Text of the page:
In Polanski’s Carnage the tediousness of middle class life and the fragilities of marriage are explored with a sharp wit and self-awareness that is reminiscent of the films of Woody Allen and Mike Leigh.
This film all takes place in the New York apartment of Penelope and Michael Longstreet (Jodie Foster, John C Reilly), where Nancy and Alan Cowan (Kate Winslet and Christoph Waltz) are meeting to discuss an incident in which their son Zachary (Elvis Polanski) hits the Longstreet’s son with a stick.
The clue is in the film’s title as to what happens from there on in as the brittle foundations of the couple’s relationships collapse and chaos reigns. This may not sound like the set up to a great comedy but the film is in fact brilliantly funny.
There is an element of slapstick comedy within the film, involving Kate Winslet and a particularly unpleasant ‘cobbler’, and the attempted destruction of a mobile phone but most of laughs come in the shape of the film’s clever and insightful script. There is a brilliant dry sense of humour, which is well suited to the talents of both Waltz and Reilly. Kate Winslet has become somewhat typecast as the reserved and put upon wife (Mildred Pearce, Revolutionary Road), but here she takes a similar character and has fun with it, as Nancy Cowan becomes more and more hysterical throughout the film. Reilly also appears to enjoy himself playing against type as Michael Longstreet, who at first seems sensitive and gentle but gradually reveals his true colours. Jodie Foster also deserves credit for her performance as the somewhat comical Penelope Longstreet, who seems to embody all the stereotypes of a liberal middle class parent or what is sometimes referred to as the ‘ chattering classes’. Penelope writes books on the tragedy of Darfur from the comfort of her New York apartment, lecturing others on how lucky they are to be in a first world country; yet crying hysterically when her precious art books are damaged. Waltz plays Alan Cowan with glee, an arrogant opinionated solicitor full of his own self-importance, continuing his successful run of form of playing unpleasant characters.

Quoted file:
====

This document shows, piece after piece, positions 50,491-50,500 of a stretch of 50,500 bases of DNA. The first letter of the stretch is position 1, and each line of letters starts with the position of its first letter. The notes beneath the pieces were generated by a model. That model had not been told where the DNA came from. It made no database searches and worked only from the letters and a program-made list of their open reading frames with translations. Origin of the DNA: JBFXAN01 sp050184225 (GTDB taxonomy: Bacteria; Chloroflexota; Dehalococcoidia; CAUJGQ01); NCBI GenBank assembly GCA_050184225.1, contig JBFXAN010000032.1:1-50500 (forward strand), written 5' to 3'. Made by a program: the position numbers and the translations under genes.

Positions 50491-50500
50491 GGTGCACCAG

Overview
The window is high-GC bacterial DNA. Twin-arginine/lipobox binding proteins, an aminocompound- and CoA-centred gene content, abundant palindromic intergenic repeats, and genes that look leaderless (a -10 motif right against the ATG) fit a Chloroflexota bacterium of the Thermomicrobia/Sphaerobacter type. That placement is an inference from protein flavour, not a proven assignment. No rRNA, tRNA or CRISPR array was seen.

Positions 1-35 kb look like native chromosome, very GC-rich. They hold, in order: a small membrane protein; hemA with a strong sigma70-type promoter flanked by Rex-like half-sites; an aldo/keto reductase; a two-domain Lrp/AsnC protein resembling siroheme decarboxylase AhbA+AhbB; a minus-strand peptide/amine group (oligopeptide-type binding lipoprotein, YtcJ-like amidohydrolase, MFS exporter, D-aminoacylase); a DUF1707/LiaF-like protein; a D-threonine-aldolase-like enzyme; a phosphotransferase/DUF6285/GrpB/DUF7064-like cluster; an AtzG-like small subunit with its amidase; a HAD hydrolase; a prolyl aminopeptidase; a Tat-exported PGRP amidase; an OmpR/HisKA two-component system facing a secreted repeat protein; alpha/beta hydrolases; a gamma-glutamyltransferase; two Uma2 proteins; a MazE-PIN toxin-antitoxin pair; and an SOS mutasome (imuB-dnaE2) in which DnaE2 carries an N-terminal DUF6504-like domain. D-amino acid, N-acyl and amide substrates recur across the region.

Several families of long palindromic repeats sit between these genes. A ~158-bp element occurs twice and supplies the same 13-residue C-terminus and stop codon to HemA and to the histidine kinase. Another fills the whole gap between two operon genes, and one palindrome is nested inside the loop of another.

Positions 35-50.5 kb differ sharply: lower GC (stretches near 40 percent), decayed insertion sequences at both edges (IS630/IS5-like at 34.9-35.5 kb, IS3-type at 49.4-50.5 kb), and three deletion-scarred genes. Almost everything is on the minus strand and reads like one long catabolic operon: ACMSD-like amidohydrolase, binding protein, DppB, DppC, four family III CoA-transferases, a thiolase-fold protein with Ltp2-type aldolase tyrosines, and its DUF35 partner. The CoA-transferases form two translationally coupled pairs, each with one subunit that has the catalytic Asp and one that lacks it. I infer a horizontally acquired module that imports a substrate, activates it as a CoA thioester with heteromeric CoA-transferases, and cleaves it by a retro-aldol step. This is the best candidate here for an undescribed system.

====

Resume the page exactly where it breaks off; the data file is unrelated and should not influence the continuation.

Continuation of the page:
It is testament to the talents of the cast that these characters, who in lesser actors’ hands could have been rather one dimensional, remain engaging and interesting throughout the film and sympathetic despite their apparent lack of likeability.
As I have mentioned the script deserves credit however it feels as though some of the dialogue was improvised which is refreshing and gives the film much needed energy but occasionally results in ‘ hit-miss’ dialogue with some of the character arcs working better than others.
Carnage is adapted from the French play ‘Le Dieu du Carnage’; confined to the couple’s New York apartment it feel more suited to that medium. It is wonderful to marvel at the lightning quick banter between the actors but film, after all, is a visual medium and it is frustrating to see a visionary director such as Roman Polanski trapped in one room.
Overall, it’s a clever film showing four actors at their top of the game and it’s fantastic to see the underrated John C Reilly being given some more challenging roles, something that will continue to happen in the future if he remains in this form.